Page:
Arizona Lawmaker's Gun Incident Sparks Debate
By John Gramlich, Staff Writer
A reporter in Arizona says a state lawmaker deliberately pointed a loaded handgun at him during an interview outside the state Senate chamber in June. But if the allegation is true, it is not a violation of the chamber's rules, according to the chairman of the Arizona Senate Ethics Committee.
Richard Ruelas, a reporter with The Arizona Republic , contends in an article published Sunday (July 10) that state Senator Lori Klein intentionally pointed her .380-caliber Ruger handgun at him while he was talking to her for a story about the first-term Republican's outspoken advocacy of gun rights. Klein disputes that account, saying that while she did show Ruelas the weapon to help him with his story, she did not aim it at him. Instead, she says, Ruelas sat down on a couch that happened to be in the gun's laser sight line.
Either way, the incident is not a violation of Arizona Senate rules, says Senator Ron Gould, the chairman of the chamber's Ethics Committee. Gould tells Capitol Media Services , a Phoenix news agency, that the incident is only a violation "of the first rule of gun safety, which is don't point a gun at anything you're not willing to shoot." If Ruelas had a problem with the incident, Gould says, "he should have made a police report."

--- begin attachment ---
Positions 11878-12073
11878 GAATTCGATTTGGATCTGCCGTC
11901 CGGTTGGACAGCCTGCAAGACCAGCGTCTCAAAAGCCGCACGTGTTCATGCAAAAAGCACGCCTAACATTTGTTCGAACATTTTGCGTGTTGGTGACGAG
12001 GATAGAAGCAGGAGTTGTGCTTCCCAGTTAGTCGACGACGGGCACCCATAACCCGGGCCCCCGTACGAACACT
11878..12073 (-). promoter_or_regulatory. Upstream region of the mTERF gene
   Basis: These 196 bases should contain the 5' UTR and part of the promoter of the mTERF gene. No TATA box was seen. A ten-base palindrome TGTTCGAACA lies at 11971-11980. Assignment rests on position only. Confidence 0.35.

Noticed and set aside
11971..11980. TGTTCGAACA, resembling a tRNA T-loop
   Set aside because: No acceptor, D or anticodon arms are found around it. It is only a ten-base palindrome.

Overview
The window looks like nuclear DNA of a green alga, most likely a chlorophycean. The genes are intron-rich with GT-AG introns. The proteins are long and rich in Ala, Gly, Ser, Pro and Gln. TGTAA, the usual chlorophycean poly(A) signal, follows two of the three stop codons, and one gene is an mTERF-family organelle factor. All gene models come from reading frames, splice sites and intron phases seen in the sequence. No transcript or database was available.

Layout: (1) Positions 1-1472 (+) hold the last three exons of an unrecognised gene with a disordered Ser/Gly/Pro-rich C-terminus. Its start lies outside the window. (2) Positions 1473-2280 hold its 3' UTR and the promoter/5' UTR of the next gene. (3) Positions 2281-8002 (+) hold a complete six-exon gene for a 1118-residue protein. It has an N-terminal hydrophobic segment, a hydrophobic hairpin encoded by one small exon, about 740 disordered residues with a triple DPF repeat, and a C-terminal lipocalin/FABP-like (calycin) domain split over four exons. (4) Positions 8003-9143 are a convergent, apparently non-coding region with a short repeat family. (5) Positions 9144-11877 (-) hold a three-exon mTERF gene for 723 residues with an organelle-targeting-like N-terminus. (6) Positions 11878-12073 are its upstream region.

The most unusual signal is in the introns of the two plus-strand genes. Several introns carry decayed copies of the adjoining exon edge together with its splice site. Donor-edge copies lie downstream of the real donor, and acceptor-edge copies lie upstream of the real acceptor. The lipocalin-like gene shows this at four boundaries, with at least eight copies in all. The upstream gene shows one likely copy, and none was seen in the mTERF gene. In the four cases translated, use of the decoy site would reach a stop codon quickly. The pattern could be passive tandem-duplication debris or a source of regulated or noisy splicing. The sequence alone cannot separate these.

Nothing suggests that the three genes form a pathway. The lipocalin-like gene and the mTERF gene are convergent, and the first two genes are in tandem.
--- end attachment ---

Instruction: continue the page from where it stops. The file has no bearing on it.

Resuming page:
According to Capitol Media Services, it is "unofficial policy" in Arizona that state senators can carry guns into the Capitol building, though the public does not have that right. Nine states allow visitors to bring guns into the Capitol, as Stateline noted in a story earlier this year .
The incident is not the first time Klein has found herself in the spotlight for carrying a loaded gun onto the Capitol grounds. Indeed, Ruelas chose to profile Klein because she was stopped by security in January — two days after the fatal Tucson shooting aimed at U.S. Representative Gabrielle Giffords — for bringing her Ruger handgun into the Capitol on the occasion of Governor Jan Brewer's annual speech to the legislature. That incident provoked a debate in Arizona over whether guns have a place in the Capitol, but Senate President Russell Pearce said that he would not consider changing the policy of allowing lawmakers to bring them in.
"The best thing you could do to protect freedom for yourself and others is to have good citizens that are capable of protecting themselves and others," Pearce told Capitol Media Services after the January incident. "I would never have a policy that restricts members."